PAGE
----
Total knee replacement (TKR) is one of the most successful orthopedic procedures of the 20th century. This is due to the substantial pain relief and restoration of function after TKR. Improvements in surgical materials and techniques have greatly increased its effectiveness. With newer implant designs and improved surgical techniques, total knee replacements can be expected to function well for at least 15 to 20 years in more than 90% of patients. However, some procedures will fail and require a second surgery, called revision knee replacement.
Revision TKR is the replacement of the previous failed total knee implants with new implants. It is a complex procedure that requires extensive preoperative planning, specialized implants and tools, prolonged operating times, and mastery of difficult surgical techniques to achieve a good result.
Peri-prosthetic Joint Infection: In total knee replacement, the large foreign metal and plastic implants can serve as a surface for the bacteria to latch onto, inaccessible to antibiotics.
Decision for Revision surgery in infection depends upon the degree of infection, duration of infection, damage to the bone and soft tissue and whether the implants are loose or not. It may vary from performing a simple washout of the knee with component retention or two stage revision surgeries: first surgery to remove the old implants and insert an antibiotic cement spacer and a second surgery to remove the spacer and insert new implants. IV antibiotics are given during this period to eradicate the infection.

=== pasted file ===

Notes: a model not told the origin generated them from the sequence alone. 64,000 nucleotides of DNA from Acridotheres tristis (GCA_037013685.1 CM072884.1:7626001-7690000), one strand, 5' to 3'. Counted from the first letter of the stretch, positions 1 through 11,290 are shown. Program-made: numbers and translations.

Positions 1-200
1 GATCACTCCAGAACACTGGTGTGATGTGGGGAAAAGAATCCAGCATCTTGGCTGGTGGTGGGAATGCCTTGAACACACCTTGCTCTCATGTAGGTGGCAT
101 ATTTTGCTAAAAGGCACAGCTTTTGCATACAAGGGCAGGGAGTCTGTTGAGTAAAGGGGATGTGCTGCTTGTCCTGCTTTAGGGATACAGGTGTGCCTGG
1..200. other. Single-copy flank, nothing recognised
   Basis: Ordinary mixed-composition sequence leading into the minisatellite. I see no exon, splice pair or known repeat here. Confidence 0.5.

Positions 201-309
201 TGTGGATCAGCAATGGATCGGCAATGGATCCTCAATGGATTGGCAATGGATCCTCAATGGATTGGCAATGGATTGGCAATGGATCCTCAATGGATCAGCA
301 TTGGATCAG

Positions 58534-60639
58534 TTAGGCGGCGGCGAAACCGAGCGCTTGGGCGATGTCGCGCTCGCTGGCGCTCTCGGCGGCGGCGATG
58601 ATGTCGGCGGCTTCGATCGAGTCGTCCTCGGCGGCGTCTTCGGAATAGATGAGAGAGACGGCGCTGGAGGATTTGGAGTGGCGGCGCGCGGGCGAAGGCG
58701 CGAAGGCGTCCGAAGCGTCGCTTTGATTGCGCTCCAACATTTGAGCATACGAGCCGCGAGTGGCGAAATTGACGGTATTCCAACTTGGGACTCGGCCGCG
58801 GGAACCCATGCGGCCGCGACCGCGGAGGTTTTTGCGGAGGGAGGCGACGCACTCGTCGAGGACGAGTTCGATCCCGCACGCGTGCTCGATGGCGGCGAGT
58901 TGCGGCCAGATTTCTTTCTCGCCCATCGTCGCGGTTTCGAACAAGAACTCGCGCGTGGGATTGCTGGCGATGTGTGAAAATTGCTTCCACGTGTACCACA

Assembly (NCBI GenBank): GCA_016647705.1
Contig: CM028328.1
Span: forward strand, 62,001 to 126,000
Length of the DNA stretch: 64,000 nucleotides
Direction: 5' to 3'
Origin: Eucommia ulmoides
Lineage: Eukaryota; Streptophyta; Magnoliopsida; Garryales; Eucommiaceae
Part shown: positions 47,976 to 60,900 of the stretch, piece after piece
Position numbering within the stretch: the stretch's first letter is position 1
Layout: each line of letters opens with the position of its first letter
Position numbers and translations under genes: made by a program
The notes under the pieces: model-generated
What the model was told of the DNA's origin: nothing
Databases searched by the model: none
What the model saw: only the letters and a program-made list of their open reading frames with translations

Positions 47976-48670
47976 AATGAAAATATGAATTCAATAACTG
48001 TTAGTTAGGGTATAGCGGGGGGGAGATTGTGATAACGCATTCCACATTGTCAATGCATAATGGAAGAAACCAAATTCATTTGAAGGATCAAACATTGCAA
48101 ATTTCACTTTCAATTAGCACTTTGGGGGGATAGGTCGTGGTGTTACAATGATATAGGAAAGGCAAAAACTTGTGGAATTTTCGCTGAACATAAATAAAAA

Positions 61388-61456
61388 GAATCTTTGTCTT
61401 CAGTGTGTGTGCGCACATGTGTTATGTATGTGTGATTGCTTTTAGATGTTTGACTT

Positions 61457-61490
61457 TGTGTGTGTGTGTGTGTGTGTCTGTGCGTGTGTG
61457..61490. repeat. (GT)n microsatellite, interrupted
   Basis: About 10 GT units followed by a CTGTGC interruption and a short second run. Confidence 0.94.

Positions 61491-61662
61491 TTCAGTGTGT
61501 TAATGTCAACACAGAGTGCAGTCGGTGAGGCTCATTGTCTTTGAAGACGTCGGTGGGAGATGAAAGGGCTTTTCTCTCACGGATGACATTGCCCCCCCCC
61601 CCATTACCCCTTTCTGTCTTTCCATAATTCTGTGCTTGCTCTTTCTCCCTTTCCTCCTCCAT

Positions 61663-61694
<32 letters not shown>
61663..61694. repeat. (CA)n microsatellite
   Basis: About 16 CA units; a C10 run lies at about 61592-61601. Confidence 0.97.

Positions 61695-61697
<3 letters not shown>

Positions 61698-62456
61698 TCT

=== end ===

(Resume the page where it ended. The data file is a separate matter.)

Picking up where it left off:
Polyethylene Wear and Implant Loosening: Although implants are firmly fixed at the initial knee replacement surgery, they may become loose over time. Similarly plastic liner (polyethylene) may also wear out over the years necessitating Revision surgery.
Peri-prosthetic Fractures: The type and extent of the fracture will determine if revision surgery is needed. Peri-prosthetic fractures (fractures around the knee implants) that disrupt the fixation or the stability of the implant may require revision surgery.
Instability: Instability may be the result of injury or increased soft-tissue laxity or improper positioning or alignment of the prosthesis.
Other Factors: Age, activity level, surgical history, and weight can also contribute to failure of primary TKR.
Depending upon the history and complains of patient the surgeon will ask for X-rays, laboratory tests, and other imaging modalities like bone scans, CT scans, or Magnetic Resonance Imaging (MRI) studies. Aspiration of the knee (joint fluid removed with a needle) may be required if infection is suspected.
Around 90% of patients who undergo revision surgeries can expect to have good to excellent results. Although expected outcomes include pain relief with increased stability and function, complete pain relief and restoration of function is not always possible. Up to 10-15 % of patients may still experience some pain following revision knee surgery.